Firstly it is public, anyone can see the transactions. Secondly the blockchain is encrypted involving public and private keys. To hack lets say the Bitcoin Blockchain you would have to rewrite every transaction ever made on the Bitcoin Blockchain whilst being watched by everyone. Its practically impossible to hack the blockchain, if you were to try using current technology and computer speed it would take longer than your current life span, so it truly has built in inherent security.

Different types of blockchains

There are currently 4 types of blockchain:

  1. Public Blockchain
  2. Private Blockchain
  3. Hybrid Blockchain
  4. Consortium Blockchain

Public Blockchain

Probably the most commonly known through latest hype of cryptocurrencies. It was the Bitcoin public blockchain that helped popularize the distributed ledger technology (now you know what that means). The public blockchain is decentralized, the distributed ledger is distributed across a peer-to-peer network, i.e. computers or nodes. The public blockchain is as it says. Anyone can join a public blockchain and become an authorized node. Because it is open source, the node or user can access transactions (remember its gonna take a lifetime to hack). No valid block or transaction can be changed on the network and any node/user can verify the transactions, help find bugs and propose changes. This is a true public community.


  1. Completely independent of organizations
  2. Network Transparency


  1. The network slows down the more computers/nodes that join the network

Because of the transparency and public nature of the public blockchain, companies will avoid this.

Private Blockchain

To facilitate the ‘privacy’ for business and organizations, enter the Private Blockchain.

‘I thought the blockchain was supposed to be decentralized and transparent?’

Lets continue.

Think of a Private Blockchain like an Intranet, whilst a Public Blockchain is like the World Wide Web. Companies want to use blockchain technology but dont want their proprietary information out in the public domain. It works in the same way with peer-to-peer nodes and decentralization, but is on a much smaller scale making the network faster. These blockchains are also called ‘permissioned blockchains’ as to become a user/node you need permission to join the network.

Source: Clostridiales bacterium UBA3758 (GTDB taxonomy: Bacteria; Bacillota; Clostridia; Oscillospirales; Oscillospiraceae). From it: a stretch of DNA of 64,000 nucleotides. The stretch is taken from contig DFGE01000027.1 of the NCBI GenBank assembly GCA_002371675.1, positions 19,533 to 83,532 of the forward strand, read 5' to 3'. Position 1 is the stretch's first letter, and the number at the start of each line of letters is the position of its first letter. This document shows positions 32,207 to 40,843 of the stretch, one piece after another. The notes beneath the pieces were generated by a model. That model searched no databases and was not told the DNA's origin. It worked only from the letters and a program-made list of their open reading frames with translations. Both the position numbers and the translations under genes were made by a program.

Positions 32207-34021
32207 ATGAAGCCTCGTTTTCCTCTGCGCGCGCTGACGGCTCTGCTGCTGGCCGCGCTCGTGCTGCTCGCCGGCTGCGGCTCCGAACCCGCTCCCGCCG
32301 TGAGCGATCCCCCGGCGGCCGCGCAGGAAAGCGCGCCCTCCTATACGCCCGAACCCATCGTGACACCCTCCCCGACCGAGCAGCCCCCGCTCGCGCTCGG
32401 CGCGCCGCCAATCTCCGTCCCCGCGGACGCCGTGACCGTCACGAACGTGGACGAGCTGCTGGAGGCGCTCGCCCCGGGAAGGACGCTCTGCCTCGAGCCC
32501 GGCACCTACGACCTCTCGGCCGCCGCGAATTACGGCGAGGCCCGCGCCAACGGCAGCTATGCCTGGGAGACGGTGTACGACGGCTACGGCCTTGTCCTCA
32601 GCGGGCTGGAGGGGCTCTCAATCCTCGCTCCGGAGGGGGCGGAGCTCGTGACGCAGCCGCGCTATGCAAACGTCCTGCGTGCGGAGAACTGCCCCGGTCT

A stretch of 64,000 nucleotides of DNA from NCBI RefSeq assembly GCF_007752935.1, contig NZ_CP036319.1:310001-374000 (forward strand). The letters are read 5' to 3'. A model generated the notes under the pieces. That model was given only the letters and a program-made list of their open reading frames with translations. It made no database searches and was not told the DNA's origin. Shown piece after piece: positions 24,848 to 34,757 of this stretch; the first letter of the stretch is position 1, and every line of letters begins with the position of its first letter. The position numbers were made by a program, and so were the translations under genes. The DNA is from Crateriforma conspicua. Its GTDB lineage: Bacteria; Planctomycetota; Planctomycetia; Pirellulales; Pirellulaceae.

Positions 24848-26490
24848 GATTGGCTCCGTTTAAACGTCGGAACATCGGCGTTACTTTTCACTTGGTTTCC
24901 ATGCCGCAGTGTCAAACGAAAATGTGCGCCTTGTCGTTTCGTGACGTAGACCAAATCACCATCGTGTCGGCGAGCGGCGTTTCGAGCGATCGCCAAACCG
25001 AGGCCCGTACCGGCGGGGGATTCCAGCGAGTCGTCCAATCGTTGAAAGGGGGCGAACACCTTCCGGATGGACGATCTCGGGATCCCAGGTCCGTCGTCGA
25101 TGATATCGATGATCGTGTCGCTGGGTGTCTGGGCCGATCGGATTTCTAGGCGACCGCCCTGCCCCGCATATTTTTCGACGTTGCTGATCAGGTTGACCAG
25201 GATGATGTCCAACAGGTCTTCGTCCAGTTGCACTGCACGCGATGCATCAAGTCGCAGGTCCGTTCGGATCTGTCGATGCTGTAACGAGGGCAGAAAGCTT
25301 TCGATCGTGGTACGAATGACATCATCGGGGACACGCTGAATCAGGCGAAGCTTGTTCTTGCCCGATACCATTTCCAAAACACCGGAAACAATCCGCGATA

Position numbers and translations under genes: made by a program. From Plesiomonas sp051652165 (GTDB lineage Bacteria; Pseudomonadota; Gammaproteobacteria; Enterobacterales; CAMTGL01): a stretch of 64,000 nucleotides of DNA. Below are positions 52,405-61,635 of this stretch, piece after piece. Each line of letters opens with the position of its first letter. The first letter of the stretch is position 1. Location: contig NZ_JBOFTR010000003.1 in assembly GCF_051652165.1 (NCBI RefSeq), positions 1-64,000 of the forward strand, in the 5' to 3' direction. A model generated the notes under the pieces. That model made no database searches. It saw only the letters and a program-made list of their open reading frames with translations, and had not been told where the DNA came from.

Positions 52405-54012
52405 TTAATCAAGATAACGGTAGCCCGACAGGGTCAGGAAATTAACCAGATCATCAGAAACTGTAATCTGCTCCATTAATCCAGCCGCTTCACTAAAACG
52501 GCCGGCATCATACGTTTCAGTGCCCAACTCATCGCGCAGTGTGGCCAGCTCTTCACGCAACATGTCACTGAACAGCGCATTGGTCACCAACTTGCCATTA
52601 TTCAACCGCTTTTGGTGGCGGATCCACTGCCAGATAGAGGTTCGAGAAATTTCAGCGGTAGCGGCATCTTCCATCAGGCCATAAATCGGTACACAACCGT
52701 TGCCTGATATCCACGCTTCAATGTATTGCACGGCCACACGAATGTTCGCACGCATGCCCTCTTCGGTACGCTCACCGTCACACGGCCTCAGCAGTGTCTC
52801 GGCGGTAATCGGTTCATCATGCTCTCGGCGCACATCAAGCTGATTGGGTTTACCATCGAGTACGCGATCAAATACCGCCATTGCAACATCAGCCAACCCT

1. The organization controls permissions, security and accessibility
  2. The network is fast because of the smaller number of nodes/computers on the network


  1. The small number of nodes means less security (If 51% of the nodes go rogue then they can take control)
  2. No anonymity

Hybrid Blockchain

Where organizations want to have a public blockchain but want to restrict access to certain parts of the blockchain, they do so by creating two blockchains in effect one public and one private and allow access to the private part of the blockchain with smart contracts. This enables the organization to control who can access specific data stored on the blockchain. The organization can still not alter transactions. Also the user with the smart contract can access permissioned data and remains anonymous, however the moment they make a transaction their identity is revealed.


  1. Hackers cannot take over 51% of the nodes
  2. Cheap and fast
  3. Better scalability


  1. Not completely transparent
  2. No incentive for users/nodes to contribute to the network

The Hybrid blockchain can be very useful in the commerce world protecting intellectual property and company secrets.

Consortium Blockchain

Also known as a federated blockchain, the consortium blockchain is very similar to the hybrid blockchain in that it has public and private elements. As the name suggests it is multiple organizations operating within the same blockchain or decentralized network. It is a private blockchain with limited access to a group.


  1. More secure as security and permissions are controlled by the organizations.
  2. More scalable
  3. Access control


  1. Less transparent than public blockchains
  2. Network functionality can be impaired by organization regulations


So there you have it. I hoped this has helped those confused about the blockchain, as you have seen its not just all about Bitcoin and cryptocurrencies. If you enjoyed this article please share it or leave a comment below. Next up will be how the blockchain is impacting Web 3.0.